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Ross Perot was not a large man: barely 5 feet, 6 inches tall, and maybe 150 pounds. But he was a giant.

Perot died in Dallas (July 9) at age 89. A family spokesman said the cause was leukemia.

He led an amazing life serving his country, amassing a fortune on his own and ultimately launching a third-party run for president in 1992 that wound up garnering 19 percent of the popular vote. It was the most successful third-party run since Teddy Roosevelt's Progressive Party splintered off from President William Howard Taft's Republican Party in 1912, throwing the election to Democrat Woodrow Wilson.

Perot may have had a similar effect in 1992, and the reverberations are still being felt today.

By any independent accounting, H. Ross Perot was quintessentially American, and unabashedly Texan. Born Henry Ray Perot in Texarkana in 1930, Perot was a born fireball — he began earning money at age 7, and by the time he was 12 he was delivering his local newspaper, the Texarkana Gazette, on horseback and established a hugely successful route. It was a set piece in Perot's life. He wasn't the brightest student, but refused to be outworked. After two years at a junior college, Perot earned an appointment to the Naval Academy. He became class president, graduating in 1953.

His 4-year stint in the Navy was too late for Korea and too soon for Vietnam. In 1957, he joined civilian life and began a Midas-like career. He started at IBM in Dallas, at one point selling his annual quota in three weeks. The slowness of corporate life rankled him, so he quit, founding his own company — Electronic Data Systems — that became a mammoth force in the burgeoning computer industry. He made a fortune when EDS went public in 1968, becoming one of America's wealthiest men.

He was a titan in business but had bigger ideas. He became not just a philanthropist, but an evangelist for causes he believed in, and one of those was care for veterans. In 1969, alarmed by reports of mistreatment of American POWs in Vietnam, he chartered two jets and filled them with food, medicine and supplies. The North Vietnamese turned him away, but he raised awareness. Even bolder was his rescue effort in 1979 in Iran, where he authorized a commando raid that freed two EDS employees from an Iranian prison and served as the basis for Ken Follett's best-seller "On Wings of Eagles."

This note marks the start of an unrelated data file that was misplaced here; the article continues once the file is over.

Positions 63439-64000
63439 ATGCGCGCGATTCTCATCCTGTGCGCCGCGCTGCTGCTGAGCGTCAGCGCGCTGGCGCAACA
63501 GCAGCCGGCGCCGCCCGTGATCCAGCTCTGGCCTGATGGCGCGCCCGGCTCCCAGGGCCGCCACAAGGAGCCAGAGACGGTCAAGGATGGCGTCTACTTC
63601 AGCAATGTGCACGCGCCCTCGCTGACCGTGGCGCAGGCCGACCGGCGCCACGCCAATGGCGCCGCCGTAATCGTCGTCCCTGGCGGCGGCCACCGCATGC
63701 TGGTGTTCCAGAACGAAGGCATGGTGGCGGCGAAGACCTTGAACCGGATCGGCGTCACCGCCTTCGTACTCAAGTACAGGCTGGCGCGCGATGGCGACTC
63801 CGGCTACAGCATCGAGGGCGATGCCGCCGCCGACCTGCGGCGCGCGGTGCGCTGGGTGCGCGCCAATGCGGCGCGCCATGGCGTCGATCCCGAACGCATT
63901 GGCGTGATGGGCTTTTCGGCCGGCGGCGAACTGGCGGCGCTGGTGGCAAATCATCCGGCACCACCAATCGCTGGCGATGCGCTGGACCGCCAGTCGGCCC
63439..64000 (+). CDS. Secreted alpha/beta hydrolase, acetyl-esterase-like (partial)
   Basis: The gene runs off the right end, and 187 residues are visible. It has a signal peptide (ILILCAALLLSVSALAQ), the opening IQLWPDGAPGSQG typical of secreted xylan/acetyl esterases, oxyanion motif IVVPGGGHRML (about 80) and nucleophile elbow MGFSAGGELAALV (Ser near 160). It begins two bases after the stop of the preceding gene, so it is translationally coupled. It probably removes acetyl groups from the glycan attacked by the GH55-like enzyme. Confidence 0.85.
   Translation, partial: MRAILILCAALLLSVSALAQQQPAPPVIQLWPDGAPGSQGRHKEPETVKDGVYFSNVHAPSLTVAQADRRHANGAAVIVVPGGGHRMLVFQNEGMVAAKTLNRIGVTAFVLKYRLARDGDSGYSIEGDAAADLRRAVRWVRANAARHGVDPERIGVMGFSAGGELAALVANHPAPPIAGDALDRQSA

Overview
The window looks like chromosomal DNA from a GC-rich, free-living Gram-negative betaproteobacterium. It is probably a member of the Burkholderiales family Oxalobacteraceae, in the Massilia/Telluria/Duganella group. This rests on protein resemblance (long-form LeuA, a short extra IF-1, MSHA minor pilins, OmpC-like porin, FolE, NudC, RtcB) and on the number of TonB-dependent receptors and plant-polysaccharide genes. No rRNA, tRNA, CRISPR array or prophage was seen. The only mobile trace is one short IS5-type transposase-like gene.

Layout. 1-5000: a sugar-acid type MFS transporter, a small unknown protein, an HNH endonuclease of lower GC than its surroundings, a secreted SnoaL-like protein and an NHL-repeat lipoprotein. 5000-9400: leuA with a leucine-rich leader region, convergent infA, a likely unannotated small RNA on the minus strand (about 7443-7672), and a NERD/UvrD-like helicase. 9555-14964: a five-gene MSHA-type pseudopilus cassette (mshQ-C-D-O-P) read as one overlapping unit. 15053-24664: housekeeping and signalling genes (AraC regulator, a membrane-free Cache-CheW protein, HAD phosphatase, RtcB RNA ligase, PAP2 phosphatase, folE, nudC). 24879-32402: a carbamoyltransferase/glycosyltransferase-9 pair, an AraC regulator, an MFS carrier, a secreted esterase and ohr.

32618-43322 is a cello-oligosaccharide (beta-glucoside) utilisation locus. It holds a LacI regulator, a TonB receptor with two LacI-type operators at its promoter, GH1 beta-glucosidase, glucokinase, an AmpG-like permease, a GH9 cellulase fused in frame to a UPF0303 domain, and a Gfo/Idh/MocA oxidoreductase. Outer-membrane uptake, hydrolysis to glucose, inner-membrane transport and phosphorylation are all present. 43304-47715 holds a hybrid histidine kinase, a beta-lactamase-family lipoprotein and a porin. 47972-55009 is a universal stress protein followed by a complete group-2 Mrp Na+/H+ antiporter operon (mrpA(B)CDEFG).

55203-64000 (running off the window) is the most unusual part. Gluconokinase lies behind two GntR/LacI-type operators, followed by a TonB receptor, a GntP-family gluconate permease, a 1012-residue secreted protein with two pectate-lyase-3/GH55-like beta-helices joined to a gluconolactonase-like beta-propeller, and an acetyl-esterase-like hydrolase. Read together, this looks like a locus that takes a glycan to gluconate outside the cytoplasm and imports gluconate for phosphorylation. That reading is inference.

And the money kept coming. GM bought EDS for $2.6 billion in 1984, then paid Perot $750 million to go away two years later. So he started a new company, Perot Systems, in 1988. Dell bought that in 2009 for $3.9 billion.

But it was Perot's foray into politics that has had lasting impact. Perot hated inefficiency, and saw it everywhere in Washington, D.C.

George H.W. Bush was poised to get another four years against the Democrats, who settled on a governor from a small southern state: Bill Clinton.

Enter Perot. Bush was flailing, and while Clinton was a new voice, he wasn't exactly a fresh one. Perot dazzled a disaffected electorate with his straight talk, his impeccable background and his penchant for success.

His populist manner in many ways was the precursor to Donald Trump, another political newcomer with a history of getting things done and saying exactly what was on his mind. Perot took 20 million votes in 1992, although he didn't win a single state. Bush gained 38% and Clinton became president.

A 1996 run was substantially less successful, and Perot more or less gave up his political aspirations. But his impact remains.

-- The Boston Herald

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